Ann Dowd on MASS, Forgiveness and Motherhood – Leslie Combemale interviews

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With over a hundred credits, Ann Dowd has been a working actor in Hollywood in both TV and film for over 30 years. She’s a performer many recognize from films like Captain Fantastic, Collateral Beauty, and the recent Hereditary, and from tv shows ranging from small roles like those in The X-Files and Freaks and Geeks, to featured performances on Law and Order, Olive Kitteridge, Masters of Sex and The Leftovers. It was 2012’s Compliance that brought her wider recognition, a film for which she was nominated by The AWFJ for Best Breakthrough Performance, but with her Emmy-winning portrayal of Aunt Lydia in The Handmaid’s Tale, Ann Dowd became a household name.

Now Dowd is one of four in the ensemble cast of the new film Mass, written and directed by Fran Kranz. In it, two couples, Gail and Jay (played by Martha Plimpton and Jason Isaacs) meet with Linda and Richard (Dowd and renowned stage actor Reed Birney) and talk about their sons, both of whom died as the result a school shooting. Linda and Richard’s son was the shooter. Their meeting, which in Mass unfolds in real time, reveals their shared grief and complicated emotions. As parents, guilt looms large, and forgiveness, of each other and of themselves, may or may not happen as part of the proceedings.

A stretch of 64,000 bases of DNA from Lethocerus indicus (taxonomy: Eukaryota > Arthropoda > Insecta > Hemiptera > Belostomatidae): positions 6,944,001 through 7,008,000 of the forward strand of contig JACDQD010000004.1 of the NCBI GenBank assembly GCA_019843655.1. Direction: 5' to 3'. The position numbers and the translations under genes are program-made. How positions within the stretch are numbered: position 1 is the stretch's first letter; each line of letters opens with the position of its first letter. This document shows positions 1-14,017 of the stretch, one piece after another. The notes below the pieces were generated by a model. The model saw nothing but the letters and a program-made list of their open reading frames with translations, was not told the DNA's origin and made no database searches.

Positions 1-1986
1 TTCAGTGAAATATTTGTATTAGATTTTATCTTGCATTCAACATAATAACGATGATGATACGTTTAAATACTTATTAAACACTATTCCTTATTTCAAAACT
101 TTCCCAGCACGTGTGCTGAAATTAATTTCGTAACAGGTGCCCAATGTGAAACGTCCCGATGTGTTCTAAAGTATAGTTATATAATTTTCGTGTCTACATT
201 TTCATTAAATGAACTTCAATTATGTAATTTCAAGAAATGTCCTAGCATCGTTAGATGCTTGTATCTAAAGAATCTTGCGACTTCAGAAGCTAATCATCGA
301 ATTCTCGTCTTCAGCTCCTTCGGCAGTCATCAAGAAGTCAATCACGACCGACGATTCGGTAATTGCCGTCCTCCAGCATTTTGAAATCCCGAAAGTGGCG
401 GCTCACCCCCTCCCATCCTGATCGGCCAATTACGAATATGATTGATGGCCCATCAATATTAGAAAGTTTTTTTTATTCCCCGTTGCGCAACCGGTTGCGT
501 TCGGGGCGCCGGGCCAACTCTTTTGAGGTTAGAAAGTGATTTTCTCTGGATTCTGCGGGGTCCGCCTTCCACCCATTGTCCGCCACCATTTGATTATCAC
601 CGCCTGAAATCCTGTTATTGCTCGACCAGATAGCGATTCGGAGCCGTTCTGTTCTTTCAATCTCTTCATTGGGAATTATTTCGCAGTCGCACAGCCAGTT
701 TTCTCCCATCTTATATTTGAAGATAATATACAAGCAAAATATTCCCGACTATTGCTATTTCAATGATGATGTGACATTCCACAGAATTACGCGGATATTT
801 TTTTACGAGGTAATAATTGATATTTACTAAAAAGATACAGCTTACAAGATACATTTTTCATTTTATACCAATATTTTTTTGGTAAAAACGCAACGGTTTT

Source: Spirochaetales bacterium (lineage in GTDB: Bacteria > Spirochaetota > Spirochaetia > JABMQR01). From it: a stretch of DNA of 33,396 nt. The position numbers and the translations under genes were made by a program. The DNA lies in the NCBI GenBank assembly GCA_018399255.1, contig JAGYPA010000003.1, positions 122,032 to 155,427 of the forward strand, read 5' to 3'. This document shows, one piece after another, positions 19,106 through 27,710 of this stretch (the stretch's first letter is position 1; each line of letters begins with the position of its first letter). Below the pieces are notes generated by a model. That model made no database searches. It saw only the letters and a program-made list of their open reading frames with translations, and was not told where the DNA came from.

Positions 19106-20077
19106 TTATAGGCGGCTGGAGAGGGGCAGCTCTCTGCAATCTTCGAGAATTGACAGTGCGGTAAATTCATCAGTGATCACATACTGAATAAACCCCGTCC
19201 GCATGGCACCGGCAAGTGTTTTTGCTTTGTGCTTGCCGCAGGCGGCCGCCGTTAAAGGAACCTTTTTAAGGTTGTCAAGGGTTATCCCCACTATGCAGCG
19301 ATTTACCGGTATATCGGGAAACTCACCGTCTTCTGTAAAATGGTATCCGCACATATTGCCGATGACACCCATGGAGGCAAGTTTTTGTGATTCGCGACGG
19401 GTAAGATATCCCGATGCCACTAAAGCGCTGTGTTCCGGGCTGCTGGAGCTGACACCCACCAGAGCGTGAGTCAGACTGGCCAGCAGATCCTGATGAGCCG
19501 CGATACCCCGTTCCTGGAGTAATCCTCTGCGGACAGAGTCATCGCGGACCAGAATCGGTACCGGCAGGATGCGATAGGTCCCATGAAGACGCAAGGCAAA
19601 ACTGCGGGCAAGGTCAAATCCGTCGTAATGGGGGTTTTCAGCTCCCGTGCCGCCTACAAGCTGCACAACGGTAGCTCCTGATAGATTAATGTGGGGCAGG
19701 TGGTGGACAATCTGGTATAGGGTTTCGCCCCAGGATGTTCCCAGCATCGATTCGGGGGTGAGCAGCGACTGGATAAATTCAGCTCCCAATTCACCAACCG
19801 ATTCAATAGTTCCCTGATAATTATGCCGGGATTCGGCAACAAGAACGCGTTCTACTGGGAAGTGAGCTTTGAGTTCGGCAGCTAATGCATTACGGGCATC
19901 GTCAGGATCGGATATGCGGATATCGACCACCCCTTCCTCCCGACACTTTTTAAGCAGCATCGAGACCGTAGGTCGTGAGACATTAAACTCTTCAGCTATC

I spoke to Ann Dowd about her character Linda, who is beautifully written as someone with an immense amount of humility. As Linda, Ann plays the most compassionate and open of the four people in the story.

Leslie Combemale: Linda strikes me as one of the more if not the most compassionate and empathetic characters you’ve ever played. One can’t have forgiveness without empathy, and forgiveness is what the story is all about. So can you talk a little bit about that aspect of the character, and how you dug into that?